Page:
In looking around for lessons from elsewhere to apply to clean up the Anacostia, we need turn only to the nearby Chesapeake, whose watershed we are really a part of. The restoration efforts there have been underway for decades, and much has been learned about how to go about it. But what many may not realize is that we have learned a lot of lessons right here on Our River that might be well-applied to the Chesapeake. Trading experiences and lessons learned is one way we can all benefit, so let’s take a look at four possible experiences to pass each way, starting with Chesapeake lessons for us, then sending on four of our own.
Lesson Number 1 from the Chesapeake to the Anacostia: Reporting Progress in an Understandable Manner
Both the multi-agency Bay Program and the citizen-based Chesapeake Bay Foundation report progress to the public on a regular basis. The foundation gives the effort a grade each year, with most recent years getting a passing C or D. The program provides credible progress measures in a number of areas the public can readily understand – such as fish, grass beds, upstream water quality, source reductions. Progress reports show how the elements fit together and where more progress is needed, especially from agriculture. While the Anacostia clean-up tries to report progress, it is not provided to the public on such a regular basis, and the various measures are not integrated into an overall sense of progress and what areas need to do more to keep up.
Lesson Number 2 from the Chesapeake to the Anacostia: Giving a Sense That Everyone and Everything Can Benefit from the Restoration
There is an overall sense that a well-designed and executed restoration of the bay and its watershed of creeks and rivers and nearby lands can accomplish benefits for all aspects of nature and humanity. The related message is that we all need to do our part, and that doing so provides benefits not just to ourselves, but to nature and to human communities. In the Anacostia an additional effort needs attention, namely, assuring that all the nearby neighborhoods and communities are made aware of what is happening to restore the river, and providing knowledge to the general public of the wide range of opportunities for recreation and other enjoyment.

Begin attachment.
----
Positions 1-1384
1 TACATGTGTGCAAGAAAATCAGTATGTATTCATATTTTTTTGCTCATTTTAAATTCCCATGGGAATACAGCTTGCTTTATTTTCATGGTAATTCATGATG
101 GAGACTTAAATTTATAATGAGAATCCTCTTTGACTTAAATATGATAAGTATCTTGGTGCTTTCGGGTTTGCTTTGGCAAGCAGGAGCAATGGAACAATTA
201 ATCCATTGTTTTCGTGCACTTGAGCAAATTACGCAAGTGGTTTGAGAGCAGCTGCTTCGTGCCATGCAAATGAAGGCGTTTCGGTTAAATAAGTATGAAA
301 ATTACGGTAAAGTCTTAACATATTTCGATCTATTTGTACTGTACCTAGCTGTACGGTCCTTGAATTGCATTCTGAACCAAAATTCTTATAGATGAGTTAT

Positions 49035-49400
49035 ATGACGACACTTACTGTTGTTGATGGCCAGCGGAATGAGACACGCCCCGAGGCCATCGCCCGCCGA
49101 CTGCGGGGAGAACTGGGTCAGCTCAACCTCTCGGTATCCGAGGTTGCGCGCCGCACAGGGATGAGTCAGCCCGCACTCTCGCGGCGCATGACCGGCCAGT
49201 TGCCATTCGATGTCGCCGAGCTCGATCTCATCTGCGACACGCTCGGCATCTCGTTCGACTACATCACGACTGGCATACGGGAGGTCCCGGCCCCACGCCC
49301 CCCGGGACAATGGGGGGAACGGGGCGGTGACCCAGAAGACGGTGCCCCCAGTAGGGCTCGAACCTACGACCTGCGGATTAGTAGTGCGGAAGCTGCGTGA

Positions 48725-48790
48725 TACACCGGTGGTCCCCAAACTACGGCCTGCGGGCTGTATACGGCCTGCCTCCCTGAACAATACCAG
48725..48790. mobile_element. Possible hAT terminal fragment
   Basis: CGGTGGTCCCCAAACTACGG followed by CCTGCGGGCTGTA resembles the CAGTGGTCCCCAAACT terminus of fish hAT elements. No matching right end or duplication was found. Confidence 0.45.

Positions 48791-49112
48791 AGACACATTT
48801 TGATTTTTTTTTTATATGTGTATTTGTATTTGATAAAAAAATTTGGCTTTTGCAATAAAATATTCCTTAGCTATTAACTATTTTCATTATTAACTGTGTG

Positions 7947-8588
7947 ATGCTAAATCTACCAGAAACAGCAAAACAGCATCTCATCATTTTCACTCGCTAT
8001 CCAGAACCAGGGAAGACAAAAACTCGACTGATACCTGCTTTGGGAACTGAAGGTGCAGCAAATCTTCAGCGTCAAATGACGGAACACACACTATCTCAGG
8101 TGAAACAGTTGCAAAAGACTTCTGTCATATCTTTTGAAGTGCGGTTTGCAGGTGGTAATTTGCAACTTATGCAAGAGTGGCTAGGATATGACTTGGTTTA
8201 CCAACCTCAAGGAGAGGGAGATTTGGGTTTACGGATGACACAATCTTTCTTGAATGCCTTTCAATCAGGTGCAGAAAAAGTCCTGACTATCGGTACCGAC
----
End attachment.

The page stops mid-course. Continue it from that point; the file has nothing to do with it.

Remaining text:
Lesson Number 3 from the Chesapeake to the Anacostia: Measuring Progress against Goals That are Readily Understood by the Public
The Bay Program, through such widespread information sources as the monthly Bay Journal and regular press releases, is able to keep folks informed about where efforts have resulted in progress and where more investment of time and money is needed. This is helped by adopting clear and measurable goals and making evident how actions taken affect their attainment and their relationships to other goals. This is not an easy undertaking, and the Anacostia effort should try to learn how the Bay Program has accomplished this. While much is measured in the Anacostia, the way the different actions taken relate to each other and to progress toward goals could use refinement through a regular reporting system that the public can anticipate and react to.
Lesson Number 4 from the Chesapeake to the Anacostia: Engaging Leaders on a Regular Basis and Reinforcing Their Commitments
The Bay Program holds an annual public meeting with a private session among the governors of the watershed states, the mayor of DC, the administrator of the Federal Environmental Protection Agency and other federal agency heads to review progress and renew commitments. Meetings are critical for holding the attention and support of the top political leaders in the agencies and jurisdictions and provide a regular opportunity for recommitment to the goals of bay restoration. Although they faithfully attend these Chesapeake annual meetings, the governor of Maryland and the mayor of DC have no similar event with respect to the Anacostia, and they should.